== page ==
How to set up a Subversion (SVN) server on CentOS or Fedora

The open-source community has been using Subversion (or SVN) widely for many collaborative open-source development projects. SVN is supported by all major open-source project hosting sites such as Google Code, GitHub, SourceForge and Launchpad. You can of course set up your own Subversion server in house.

SVN supports several protocols for network access: SVN, SVN+SSH, HTTP, HTTPS. If you are behind a firewall, HTTP-based Subversion is advantageous since SVN traffic will go through the firewall without any additional firewall rule setting. In this tutorial, I will describe how to set up an HTTP-based Subversion server on CentOS or Fedora platform.

First, install Subversion, as well as Subversion module for Apache HTTP server as follows. This will also install Apache HTTP server as a dependency if it is installed.

$ sudo yum install subversion mod_dav_svn

Next, create a local SVN repository which will store code

$ sudo mkdir /svnrepos
$ sudo svnadmin create /svnrepos

Make the SVN repository readable and writable by the same user as the one which Apache HTTP server runs as. On CentOS or Fedora platforms, this user is "apache".

$ sudo chown -R apache.apache /svnrepos

Edit Apache HTTP server configuration as follows.

$ sudo vi /etc/httpd/conf.d/subversion.conf
LoadModule dav_svn_module     modules/mod_dav_svn.so
LoadModule authz_svn_module   modules/mod_authz_svn.so

<Location /svnrepos>
   DAV svn
   SVNPath /svnrepos
   AuthType Basic
   AuthName "Subversion repositories"
   AuthUserFile /etc/svn-auth-users
   Require valid-user
</Location>

Next, add Subversion users who are authorized to access the SVN server. Here I use basic authentication provided by Apache HTTP server. For that, use htpasswd command which creates usernames and password for authenticated HTTP users.

The first time you run htpasswd command, use "-c" option, which will create an initial SVN password file. For subsequent runs of htpasswd command, do not use "-c" option.

$ sudo htpasswd -cm /etc/svn-auth-users user1
New password:
Re-type new password:
Adding password for user user1
$ sudo htpasswd -m /etc/svn-auth-users user2
$ sudo htpasswd -m /etc/svn-auth-users user3
. . .

Now restart Apache HTTP server.

$ sudo service httpd restart

At this point, the SVN server should be accessible via HTTP. Go to: "http://<ip-address-svn-server>/svnrepos" to browse the SVN repository via web interface. As shown below, you will be prompted to enter username and password to proceed.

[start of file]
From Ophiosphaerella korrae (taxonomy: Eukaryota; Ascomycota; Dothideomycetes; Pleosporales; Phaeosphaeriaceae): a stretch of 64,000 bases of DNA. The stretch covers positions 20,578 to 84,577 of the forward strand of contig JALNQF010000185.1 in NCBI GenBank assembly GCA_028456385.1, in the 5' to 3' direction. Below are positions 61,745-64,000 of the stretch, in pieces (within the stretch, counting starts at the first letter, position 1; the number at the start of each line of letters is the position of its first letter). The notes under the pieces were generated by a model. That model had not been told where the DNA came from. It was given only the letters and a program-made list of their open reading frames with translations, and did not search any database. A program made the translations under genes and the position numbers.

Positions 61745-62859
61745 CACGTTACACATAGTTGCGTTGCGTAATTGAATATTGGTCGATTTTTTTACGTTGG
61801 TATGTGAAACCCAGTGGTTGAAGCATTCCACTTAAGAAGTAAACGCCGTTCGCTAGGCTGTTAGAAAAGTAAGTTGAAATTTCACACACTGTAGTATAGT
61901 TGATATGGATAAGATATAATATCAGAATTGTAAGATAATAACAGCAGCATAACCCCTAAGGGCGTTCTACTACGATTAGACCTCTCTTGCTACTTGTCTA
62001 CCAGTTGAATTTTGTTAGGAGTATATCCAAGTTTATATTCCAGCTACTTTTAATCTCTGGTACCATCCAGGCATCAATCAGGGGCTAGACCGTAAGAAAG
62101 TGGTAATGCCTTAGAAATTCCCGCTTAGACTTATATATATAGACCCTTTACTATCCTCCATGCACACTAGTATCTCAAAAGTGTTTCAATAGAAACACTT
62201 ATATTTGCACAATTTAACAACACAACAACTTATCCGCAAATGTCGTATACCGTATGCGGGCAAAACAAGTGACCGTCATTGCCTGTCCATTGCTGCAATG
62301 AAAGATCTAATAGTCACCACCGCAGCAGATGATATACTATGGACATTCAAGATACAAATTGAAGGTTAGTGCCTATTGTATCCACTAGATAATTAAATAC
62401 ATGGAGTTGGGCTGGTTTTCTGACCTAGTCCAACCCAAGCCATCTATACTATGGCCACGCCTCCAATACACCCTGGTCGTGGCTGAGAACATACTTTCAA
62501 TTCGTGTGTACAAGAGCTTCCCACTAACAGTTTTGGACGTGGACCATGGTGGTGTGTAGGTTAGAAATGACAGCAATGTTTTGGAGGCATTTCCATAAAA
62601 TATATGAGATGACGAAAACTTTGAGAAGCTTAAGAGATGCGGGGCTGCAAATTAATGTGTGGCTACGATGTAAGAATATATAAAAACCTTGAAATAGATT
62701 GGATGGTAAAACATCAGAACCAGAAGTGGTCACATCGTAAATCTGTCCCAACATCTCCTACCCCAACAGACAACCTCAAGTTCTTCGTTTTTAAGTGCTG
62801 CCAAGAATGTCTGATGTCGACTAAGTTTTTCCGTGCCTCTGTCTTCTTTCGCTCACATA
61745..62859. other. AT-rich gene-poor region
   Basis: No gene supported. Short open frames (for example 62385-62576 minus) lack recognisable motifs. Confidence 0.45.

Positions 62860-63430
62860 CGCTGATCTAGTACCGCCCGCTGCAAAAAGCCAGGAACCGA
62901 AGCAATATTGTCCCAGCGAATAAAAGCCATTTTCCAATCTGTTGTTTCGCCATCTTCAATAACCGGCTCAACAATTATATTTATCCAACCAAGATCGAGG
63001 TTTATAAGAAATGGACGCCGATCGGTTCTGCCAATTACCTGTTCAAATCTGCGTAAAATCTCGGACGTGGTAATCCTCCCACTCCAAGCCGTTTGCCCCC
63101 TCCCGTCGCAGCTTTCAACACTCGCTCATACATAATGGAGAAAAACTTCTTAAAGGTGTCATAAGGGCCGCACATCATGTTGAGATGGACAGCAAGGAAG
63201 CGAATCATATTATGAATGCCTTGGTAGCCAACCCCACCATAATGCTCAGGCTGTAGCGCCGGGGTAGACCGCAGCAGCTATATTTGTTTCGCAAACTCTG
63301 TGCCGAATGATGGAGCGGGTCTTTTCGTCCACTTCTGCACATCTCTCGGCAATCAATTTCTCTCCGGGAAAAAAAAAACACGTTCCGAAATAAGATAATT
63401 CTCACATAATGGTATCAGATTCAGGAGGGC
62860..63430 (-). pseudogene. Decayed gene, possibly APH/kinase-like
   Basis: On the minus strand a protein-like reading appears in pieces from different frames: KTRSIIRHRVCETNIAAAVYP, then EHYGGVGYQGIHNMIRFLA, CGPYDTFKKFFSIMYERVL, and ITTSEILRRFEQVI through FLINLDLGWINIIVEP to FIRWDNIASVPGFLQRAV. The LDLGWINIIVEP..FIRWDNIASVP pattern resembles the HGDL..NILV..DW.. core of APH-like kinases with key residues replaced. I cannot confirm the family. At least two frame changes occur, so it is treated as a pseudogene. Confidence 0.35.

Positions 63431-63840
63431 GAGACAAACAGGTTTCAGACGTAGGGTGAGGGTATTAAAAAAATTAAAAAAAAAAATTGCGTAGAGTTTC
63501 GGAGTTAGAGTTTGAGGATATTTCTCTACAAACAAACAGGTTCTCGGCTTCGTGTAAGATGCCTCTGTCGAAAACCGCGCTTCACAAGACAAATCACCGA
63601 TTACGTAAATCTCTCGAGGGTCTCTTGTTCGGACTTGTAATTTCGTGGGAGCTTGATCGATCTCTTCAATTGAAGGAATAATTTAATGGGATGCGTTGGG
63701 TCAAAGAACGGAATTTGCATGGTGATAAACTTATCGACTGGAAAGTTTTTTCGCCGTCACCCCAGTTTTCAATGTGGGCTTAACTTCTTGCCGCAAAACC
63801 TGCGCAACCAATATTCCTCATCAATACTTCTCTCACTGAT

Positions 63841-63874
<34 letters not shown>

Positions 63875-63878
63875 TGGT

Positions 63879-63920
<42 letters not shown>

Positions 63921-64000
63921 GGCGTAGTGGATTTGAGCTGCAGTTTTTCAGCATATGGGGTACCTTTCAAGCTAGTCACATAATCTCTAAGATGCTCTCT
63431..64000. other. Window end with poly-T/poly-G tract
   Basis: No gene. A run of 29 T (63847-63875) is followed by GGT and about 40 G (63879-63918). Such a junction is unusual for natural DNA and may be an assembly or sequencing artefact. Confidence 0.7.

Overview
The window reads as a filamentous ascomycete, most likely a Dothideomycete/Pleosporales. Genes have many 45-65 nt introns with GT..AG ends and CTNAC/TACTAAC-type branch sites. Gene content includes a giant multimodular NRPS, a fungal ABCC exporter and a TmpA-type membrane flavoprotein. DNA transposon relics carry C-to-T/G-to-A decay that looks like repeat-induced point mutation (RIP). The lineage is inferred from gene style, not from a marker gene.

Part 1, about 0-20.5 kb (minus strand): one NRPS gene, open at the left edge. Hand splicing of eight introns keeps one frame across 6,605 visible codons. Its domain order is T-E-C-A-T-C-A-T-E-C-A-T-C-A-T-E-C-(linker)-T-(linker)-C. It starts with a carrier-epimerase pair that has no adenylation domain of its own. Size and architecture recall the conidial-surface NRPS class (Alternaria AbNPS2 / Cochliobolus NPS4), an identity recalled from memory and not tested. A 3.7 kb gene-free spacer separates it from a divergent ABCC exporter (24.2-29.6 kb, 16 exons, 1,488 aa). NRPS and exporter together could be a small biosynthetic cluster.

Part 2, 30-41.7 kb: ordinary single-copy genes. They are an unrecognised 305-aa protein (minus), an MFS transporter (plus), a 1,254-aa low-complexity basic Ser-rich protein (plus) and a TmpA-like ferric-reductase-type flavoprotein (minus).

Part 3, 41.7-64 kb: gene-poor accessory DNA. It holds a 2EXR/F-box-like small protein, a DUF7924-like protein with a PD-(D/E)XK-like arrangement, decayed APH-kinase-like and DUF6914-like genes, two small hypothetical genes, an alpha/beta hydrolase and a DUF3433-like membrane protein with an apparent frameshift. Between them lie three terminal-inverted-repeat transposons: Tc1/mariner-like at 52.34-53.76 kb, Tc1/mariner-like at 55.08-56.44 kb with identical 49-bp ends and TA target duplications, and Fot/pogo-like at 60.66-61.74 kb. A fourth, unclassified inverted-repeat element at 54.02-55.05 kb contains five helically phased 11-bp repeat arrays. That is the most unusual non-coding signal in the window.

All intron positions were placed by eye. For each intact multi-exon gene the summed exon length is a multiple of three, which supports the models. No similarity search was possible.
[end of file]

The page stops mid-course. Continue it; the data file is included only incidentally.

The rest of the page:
Also, when you try to access the SVN server from SVN client software, you will also be required to authenticate yourself.


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Dan Nanni is the founder and also a regular contributor of Xmodulo.com. He is a Linux/FOSS enthusiast who loves to get his hands dirty with his Linux box. He likes to procrastinate when he is supposed to be busy and productive. When he is otherwise free, he likes to watch movies and shop for the coolest gadgets.
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4 thoughts on “How to set up a Subversion (SVN) server on CentOS or Fedora

  1. This is presumably a nice article, but Subversion is terrible compared to a DVCS like Mercurial or GIT. SVN is free software, but we can move on from the obsolete crap!

  2. Hi all,
    I met this error while yum install mov_dav_svn

    There are unfinished transactions remaining. You might consider running yum-complete-transaction first to finish them.
    --> Running transaction check
    ---> Package mod_dav_svn.x86_64 0:1.6.11-9.el6_4 will be installed
    --> Processing Dependency: httpd-mmn = 20051115 for package: mod_dav_svn-1.6.11-9.el6_4.x86_64
    --> Finished Dependency Resolution
    Error: Package: mod_dav_svn-1.6.11-9.el6_4.x86_64 (base)
    Requires: httpd-mmn = 20051115
    You could try using --skip-broken to work around the problem
    ** Found 37 pre-existing rpmdb problem(s), 'yum check' output follows:

    Need help please!!

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